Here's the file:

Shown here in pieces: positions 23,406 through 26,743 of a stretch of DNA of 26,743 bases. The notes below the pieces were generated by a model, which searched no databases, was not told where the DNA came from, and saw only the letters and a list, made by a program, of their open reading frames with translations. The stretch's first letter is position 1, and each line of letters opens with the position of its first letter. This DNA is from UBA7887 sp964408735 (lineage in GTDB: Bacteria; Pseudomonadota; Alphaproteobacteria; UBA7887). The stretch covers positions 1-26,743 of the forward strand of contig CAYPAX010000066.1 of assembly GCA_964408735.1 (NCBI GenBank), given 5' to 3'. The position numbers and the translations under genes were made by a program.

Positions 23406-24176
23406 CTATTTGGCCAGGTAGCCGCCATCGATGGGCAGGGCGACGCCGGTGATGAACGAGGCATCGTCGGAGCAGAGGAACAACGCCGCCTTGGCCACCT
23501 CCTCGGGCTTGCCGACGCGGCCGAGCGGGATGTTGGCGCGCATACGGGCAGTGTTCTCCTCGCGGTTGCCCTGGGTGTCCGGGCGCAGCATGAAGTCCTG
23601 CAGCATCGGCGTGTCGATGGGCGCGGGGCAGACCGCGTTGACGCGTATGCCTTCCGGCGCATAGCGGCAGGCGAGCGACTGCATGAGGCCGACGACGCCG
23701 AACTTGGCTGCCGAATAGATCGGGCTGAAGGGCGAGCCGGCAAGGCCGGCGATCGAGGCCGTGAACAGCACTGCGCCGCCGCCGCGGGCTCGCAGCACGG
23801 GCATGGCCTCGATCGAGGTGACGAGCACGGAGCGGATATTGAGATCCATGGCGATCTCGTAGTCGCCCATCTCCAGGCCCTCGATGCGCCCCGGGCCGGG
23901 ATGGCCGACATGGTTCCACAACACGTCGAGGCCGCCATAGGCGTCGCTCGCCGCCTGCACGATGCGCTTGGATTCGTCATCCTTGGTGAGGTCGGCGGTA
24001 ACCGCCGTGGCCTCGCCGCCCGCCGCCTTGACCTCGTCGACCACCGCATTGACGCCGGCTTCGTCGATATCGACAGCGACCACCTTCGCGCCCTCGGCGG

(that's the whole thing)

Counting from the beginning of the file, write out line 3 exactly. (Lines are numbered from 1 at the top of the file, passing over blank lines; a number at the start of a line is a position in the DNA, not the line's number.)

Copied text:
23406 CTATTTGGCCAGGTAGCCGCCATCGATGGGCAGGGCGACGCCGGTGATGAACGAGGCATCGTCGGAGCAGAGGAACAACGCCGCCTTGGCCACCT